On the predictive utility of animal models of osteoarthritis

Arthritis Res Ther. 2015 Sep 14;17(1):225. doi: 10.1186/s13075-015-0747-6.


Animal models of osteoarthritis are extensively used for investigating disease pathways and for preclinical testing of novel therapies. Their predictive utility, however, has often been questioned, mainly because preclinical efficacy of novel therapeutics is poorly translated in clinical trials. In the current narrative review, we consider the preclinical models that were used to support undertaking clinical trials for disease-modifying osteoarthritis drugs, and compare outcomes between clinical and preclinical studies. We discuss this in light of the 1999 Food and Drug Administration draft guidelines for industry for use in the development of drugs, devices, and biological products intended for the treatment of osteoarthritis, which raised five considerations on the usefulness of osteoarthritis models. We systematically discuss what has been learnt regarding these five points since 1999, with emphasis on replicating distinct risk factors and subtypes of human osteoarthritis, and on comprehensive evaluation of the disease in animals, including pathology of all joint tissues, biomarker analysis, and assessment of pain and joint function. Finally, we discuss lessons learnt and propose some recommendations for how the evidence from preclinical research might be strengthened with a view to improving success in clinical translation.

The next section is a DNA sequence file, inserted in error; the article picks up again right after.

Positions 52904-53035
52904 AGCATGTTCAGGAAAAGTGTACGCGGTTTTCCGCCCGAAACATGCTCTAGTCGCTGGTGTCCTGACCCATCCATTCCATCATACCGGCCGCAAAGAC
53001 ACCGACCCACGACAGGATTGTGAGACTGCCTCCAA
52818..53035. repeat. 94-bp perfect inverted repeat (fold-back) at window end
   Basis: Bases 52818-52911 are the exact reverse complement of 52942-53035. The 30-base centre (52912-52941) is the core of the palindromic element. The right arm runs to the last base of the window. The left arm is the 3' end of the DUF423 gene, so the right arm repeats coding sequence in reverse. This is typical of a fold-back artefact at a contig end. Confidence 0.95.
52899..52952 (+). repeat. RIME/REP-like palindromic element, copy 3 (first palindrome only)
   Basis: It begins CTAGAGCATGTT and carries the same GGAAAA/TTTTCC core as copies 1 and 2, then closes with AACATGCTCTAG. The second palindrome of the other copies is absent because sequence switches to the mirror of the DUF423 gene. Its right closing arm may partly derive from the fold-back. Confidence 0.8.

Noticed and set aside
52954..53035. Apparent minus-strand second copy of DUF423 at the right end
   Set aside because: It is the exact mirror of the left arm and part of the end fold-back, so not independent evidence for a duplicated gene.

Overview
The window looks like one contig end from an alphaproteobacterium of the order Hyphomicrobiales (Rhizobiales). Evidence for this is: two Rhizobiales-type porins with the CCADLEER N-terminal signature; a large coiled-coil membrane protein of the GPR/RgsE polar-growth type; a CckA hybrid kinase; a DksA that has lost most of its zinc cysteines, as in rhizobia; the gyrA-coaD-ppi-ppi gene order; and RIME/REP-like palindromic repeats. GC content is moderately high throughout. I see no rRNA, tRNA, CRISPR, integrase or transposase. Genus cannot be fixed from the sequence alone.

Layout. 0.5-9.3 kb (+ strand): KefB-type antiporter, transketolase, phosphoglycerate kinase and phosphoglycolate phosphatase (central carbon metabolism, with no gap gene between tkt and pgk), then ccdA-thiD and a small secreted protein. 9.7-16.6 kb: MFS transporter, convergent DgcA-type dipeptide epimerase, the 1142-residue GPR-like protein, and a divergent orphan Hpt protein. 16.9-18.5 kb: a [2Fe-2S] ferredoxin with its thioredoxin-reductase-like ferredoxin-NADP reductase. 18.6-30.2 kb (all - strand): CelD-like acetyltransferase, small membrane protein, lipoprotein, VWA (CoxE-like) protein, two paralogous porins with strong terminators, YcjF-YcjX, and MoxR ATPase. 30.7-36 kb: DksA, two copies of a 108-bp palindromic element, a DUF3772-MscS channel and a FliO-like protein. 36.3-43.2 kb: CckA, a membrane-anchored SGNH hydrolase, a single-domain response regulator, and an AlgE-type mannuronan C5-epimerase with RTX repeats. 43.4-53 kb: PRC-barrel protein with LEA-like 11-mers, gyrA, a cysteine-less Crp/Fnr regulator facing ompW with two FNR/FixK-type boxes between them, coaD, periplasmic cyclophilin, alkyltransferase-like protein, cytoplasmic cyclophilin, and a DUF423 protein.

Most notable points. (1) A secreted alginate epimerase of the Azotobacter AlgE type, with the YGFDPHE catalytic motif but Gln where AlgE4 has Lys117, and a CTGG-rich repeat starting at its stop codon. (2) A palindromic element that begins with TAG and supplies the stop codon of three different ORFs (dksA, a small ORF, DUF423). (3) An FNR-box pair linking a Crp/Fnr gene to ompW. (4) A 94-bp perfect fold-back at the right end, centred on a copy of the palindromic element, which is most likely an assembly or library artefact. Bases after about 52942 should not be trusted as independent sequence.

Publication types

  • Research Support, N.I.H., Extramural
  • Research Support, Non-U.S. Gov't
  • Review

MeSH terms

  • Animals
  • Antirheumatic Agents / therapeutic use*
  • Disease Models, Animal*
  • Drug Discovery / methods
  • Humans
  • Osteoarthritis / drug therapy*
  • Reproducibility of Results
  • Translational Research, Biomedical / methods


  • Antirheumatic Agents